‘Death Race 3′ Star Luke Goss Cuts Celebuzz’ Role From the Threequel, Saying ‘The Story Went Where It Should Go’ (VIDEO)

Death Race 3: Inferno wraps up a trilogy of films whose chronology actually ends with the 2008 remake: Frankenstein (Luke Goss) wraps up his racing career in time for someone else – Jason Statham – to inherit the iconic driver’s mantle. But it turns out that an important – dare we say, essential – part of the story was cut from the threequel: Celebuzz’ role in the film, which was shot during a visit to the Cape Town, South Africa set in late 2011.

Speaking to Celebuzz about the brewing controversy, Goss suggested that the performance was actually too intense for the rest of the film, which follows his character as he races across South Africa in order to win his freedom.

“We have an X rating, an R rating, but we don’t have a rating for a man’s tongue hanging out and making weird movements,” Goss said. “I don’t know how you even did that with your tongue!”

Goss attempted to make reassurances that it wasn’t the caliber of the performance, merely its suitability in a film set in a hellish prison inhabited by degenerates and criminals.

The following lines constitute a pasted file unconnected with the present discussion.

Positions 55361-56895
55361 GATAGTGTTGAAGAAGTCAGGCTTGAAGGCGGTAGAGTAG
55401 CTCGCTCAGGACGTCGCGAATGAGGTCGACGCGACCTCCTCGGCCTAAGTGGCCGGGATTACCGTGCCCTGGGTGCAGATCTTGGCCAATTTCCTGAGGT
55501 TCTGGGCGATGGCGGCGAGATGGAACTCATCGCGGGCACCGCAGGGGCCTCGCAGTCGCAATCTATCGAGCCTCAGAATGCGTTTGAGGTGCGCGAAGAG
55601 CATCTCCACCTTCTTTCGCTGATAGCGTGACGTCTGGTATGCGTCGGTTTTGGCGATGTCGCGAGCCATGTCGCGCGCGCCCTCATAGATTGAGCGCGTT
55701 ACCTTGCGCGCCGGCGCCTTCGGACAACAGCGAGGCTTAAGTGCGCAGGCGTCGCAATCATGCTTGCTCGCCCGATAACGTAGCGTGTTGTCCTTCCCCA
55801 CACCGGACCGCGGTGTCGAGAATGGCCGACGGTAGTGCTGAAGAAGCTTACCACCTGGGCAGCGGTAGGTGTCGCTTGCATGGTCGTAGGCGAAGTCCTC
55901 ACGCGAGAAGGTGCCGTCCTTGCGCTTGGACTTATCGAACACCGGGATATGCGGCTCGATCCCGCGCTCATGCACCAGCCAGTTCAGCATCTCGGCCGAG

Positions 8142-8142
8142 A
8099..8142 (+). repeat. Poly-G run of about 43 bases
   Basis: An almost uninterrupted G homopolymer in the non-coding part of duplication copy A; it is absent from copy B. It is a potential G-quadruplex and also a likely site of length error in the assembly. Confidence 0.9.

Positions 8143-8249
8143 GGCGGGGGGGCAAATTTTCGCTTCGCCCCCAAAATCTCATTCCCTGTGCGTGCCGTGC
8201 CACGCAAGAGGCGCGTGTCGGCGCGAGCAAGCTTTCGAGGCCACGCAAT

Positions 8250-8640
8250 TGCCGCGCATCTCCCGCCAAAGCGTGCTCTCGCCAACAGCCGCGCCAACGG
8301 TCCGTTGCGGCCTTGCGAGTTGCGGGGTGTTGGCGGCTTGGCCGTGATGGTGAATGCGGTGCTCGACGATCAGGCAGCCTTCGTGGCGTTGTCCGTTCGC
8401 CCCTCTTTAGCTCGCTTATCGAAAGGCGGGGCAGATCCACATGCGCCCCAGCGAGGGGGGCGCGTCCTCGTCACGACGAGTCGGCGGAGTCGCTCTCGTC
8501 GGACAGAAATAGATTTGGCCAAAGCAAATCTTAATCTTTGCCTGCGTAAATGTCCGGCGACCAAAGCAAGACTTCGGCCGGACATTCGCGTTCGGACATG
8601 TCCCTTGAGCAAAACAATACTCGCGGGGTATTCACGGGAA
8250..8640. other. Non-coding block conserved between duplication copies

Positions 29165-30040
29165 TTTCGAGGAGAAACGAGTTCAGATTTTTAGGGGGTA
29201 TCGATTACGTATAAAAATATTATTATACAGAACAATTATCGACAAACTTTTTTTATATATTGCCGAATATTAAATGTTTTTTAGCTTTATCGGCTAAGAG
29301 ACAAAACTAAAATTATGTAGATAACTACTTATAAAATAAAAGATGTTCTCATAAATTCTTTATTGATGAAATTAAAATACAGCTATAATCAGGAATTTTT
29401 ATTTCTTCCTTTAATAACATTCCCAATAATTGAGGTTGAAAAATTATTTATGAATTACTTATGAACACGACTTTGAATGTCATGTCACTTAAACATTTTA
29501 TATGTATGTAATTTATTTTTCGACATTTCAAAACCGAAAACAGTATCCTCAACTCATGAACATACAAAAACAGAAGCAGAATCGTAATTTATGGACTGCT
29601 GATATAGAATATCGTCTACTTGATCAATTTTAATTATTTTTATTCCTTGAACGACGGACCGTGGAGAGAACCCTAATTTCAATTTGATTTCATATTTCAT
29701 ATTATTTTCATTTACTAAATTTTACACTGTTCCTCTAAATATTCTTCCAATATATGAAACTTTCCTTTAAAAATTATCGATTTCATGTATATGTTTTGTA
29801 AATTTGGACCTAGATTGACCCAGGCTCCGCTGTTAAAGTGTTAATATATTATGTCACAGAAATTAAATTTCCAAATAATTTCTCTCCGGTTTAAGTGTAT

“It was a good performance – very, very method-driven, I believe, but it’s got no place in the movie,” he said. “I think you were playing the desperation card a bit too much, I think, for that genre.”

Meanwhile, Goss defended the film’s focus on Frankenstein, whom one must acknowledge has been the series’ protagonist even since Roger Corman made the original film in 1975. Specifically, he argued that this story needed to build to a specific finale with that character, as opposed to exploring a secondary character who never showed up in previous installments.

“I like the fact that the final moment of this movie is appropriate to where the movie goes,” he said. “The story went where it should go appropriate to the next step – which would be the Jason Statham movie.”

Death Race 3: Inferno is available on Blu-ray starting January 22, 2013. Let us know what you think of Goss’ defense of the film in the comments section below.